It might be easy just to do the numbers and compare the pennywise decision of a decade ago to the pound-foolish impact today.
Why provide safe work places, reduce negative environmental impacts and in other ways act in a manner in accordance with their articulated values? Perhaps there can be no better reason than -- because we said we would.
Tax credits, low emissions and super high mpg are all worthy goals, but in the end, it's all about the price. Lower the price and sell more cars -- in this case, it's just that simple.
We spend many more resources policing and prosecuting crime in the streets than crime in the suites, even though corporate crime is much more costly in terms of death, injury and disease.
Barra may be an example of what we will increasingly see -- and expect. In the world of social media, the World Wide Web, and a 24/7 news cycle, private sector leaders can neither isolate their companies nor control the expectations that govern how they need to behave.
As the answers come to light, Consumers Union, the policy and advocacy arm of Consumer Reports, has a list of policy recommendations to raise the bar for accountability and help prevent another safety crisis.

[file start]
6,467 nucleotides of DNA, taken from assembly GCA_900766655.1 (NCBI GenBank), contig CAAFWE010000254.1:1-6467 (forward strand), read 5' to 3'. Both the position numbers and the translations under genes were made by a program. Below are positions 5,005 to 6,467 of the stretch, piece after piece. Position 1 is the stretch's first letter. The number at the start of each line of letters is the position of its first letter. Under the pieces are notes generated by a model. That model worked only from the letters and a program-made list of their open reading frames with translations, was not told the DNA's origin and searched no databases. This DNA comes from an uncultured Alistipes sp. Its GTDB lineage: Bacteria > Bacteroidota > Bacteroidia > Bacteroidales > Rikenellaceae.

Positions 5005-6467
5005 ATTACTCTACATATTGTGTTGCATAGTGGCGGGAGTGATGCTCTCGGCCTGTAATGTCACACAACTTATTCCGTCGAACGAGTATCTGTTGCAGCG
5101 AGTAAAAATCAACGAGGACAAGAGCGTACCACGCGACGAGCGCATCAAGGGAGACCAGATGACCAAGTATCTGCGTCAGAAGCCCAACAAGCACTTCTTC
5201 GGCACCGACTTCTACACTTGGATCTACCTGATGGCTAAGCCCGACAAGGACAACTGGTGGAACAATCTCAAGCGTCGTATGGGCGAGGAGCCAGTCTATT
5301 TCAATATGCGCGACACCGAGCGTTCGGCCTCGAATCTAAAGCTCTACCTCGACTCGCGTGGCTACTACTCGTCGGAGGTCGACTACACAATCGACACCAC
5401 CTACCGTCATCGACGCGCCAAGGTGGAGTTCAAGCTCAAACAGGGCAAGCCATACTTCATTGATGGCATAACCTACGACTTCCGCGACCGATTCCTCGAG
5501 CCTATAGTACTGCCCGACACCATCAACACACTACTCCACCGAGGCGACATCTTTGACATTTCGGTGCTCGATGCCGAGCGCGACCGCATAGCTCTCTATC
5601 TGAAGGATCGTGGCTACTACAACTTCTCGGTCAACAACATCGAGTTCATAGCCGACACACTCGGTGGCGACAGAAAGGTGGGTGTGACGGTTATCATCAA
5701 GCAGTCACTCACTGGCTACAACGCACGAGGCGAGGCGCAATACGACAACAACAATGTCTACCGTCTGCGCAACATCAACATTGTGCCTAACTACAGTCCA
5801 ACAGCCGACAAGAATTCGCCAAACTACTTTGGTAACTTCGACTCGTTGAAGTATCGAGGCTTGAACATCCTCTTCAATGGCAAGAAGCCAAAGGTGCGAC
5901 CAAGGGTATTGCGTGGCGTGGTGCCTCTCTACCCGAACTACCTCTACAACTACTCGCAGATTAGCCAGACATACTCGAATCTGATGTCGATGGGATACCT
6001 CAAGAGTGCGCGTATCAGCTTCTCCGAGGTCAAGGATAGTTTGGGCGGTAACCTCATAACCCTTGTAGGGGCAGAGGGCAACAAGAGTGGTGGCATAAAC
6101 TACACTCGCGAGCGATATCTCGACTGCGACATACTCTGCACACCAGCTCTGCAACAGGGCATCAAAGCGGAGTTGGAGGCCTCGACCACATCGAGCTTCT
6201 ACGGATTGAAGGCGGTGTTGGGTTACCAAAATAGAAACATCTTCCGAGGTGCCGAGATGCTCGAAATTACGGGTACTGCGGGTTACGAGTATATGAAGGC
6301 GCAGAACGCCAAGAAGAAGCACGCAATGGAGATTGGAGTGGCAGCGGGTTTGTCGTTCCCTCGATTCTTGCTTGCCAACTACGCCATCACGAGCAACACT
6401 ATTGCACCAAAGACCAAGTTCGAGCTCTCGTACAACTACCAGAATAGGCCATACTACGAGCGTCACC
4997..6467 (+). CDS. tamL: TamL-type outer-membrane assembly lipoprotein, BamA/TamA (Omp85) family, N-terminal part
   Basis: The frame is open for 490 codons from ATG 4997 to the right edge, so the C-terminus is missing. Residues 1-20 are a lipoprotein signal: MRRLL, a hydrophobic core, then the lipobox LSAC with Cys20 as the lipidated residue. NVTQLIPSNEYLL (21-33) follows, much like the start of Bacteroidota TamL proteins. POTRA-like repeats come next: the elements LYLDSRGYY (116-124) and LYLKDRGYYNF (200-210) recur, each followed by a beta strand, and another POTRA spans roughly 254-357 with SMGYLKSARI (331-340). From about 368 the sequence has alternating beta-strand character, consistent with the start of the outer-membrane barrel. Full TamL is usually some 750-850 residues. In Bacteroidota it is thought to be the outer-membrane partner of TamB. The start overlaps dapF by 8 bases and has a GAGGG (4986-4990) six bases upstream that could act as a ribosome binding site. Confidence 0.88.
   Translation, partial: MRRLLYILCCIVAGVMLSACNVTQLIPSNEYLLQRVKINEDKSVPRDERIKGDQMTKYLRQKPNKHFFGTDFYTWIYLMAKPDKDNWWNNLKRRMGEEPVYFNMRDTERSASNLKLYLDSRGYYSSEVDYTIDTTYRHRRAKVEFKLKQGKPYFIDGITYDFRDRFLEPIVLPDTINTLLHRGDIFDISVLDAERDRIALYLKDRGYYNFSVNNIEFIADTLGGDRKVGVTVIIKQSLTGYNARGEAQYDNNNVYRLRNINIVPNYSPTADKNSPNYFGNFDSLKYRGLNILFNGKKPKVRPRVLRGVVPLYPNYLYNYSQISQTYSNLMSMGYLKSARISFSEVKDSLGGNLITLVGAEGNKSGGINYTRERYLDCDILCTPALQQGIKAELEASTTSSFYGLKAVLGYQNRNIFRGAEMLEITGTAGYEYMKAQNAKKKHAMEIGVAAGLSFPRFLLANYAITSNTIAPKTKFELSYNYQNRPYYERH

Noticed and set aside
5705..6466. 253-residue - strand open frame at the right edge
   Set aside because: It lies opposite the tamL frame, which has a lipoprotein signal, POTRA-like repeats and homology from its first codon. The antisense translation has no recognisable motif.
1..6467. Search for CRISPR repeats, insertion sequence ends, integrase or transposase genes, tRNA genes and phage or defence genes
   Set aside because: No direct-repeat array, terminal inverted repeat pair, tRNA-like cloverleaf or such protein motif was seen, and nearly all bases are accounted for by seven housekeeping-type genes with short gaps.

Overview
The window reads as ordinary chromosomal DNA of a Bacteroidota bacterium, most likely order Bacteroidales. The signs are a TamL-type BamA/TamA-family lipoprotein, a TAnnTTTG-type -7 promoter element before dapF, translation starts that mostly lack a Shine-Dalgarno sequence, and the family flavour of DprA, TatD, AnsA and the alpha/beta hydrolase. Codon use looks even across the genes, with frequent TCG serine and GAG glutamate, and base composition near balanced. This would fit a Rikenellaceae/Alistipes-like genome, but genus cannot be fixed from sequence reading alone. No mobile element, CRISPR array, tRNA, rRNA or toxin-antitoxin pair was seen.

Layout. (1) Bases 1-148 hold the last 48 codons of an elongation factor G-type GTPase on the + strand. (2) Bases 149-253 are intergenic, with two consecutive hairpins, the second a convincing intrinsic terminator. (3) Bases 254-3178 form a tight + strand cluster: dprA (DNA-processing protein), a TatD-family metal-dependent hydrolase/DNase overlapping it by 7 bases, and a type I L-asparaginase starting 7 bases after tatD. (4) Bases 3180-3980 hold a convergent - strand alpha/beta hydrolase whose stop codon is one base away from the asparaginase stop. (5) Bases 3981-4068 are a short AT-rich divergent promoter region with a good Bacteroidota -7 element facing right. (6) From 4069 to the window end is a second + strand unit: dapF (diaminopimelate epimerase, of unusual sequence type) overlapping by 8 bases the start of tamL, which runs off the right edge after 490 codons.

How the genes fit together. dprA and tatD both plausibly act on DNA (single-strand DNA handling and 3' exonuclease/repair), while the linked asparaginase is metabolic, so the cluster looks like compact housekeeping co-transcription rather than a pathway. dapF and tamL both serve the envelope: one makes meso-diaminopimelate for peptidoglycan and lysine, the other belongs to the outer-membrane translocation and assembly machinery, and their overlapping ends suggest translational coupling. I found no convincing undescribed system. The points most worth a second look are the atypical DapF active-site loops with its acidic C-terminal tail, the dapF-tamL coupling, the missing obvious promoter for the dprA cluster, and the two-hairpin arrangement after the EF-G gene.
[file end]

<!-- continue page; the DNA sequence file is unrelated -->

From national administration to administration, corporations have run roughshod and those who are supposed to protect us from the danger and death these industries cause have regularly not done their jobs.
Cross-Posted from DeSmogBlog Behind nearly every major corporate policy push there's an accompanying well-coordinated public relations and propag...
The executives at GM knew for 13 years that their cars had a defective ignition switch that would, well, kill people. But they did a "cost-benefit analysis" and concluded that paying off the deceased's relatives was going to be cheaper than having to install a $10 part per car.
There are challenges that modern leaders cannot achieve without a culture of purpose. Building one will help attract the best minds and talent who are looking for meaning not simply employment.
Put yourself in Mary Barra's shoes: You have been CEO of GM for just two weeks. Then you learn that the company has a major safety problem with ignition switches that has caused 12 deaths, and you must recall 1.6 million vehicles. Your investigation uncovers that employees have known about this for 12 years but the problem was never surfaced.
My dad is retired US Marine Corp. He fought for our country in both Vietnam and in Korea. As a Platoon Sergeant, his goal was to complete the missions...
"In palmy days the Model T could take off faster than anything on the road." -- From E.B. White's "Farewell, My Lovely!" Today, E.B. White would be 1...
The mistake we make is to say "GM knew people were getting killed," when of course this is absolutely inaccurate. GM is a brand, a hood ornament, an institution. No, a group of human beings were responsible for this.
What both Google and Apple are hinting at is something even bigger than entertainment, and something that demands new capabilities and new products -- not just a better way of using existing mobile devices.
This is the paradox of regulations. They make consumers feel safer, but they don't influence a company's misguided moral compass.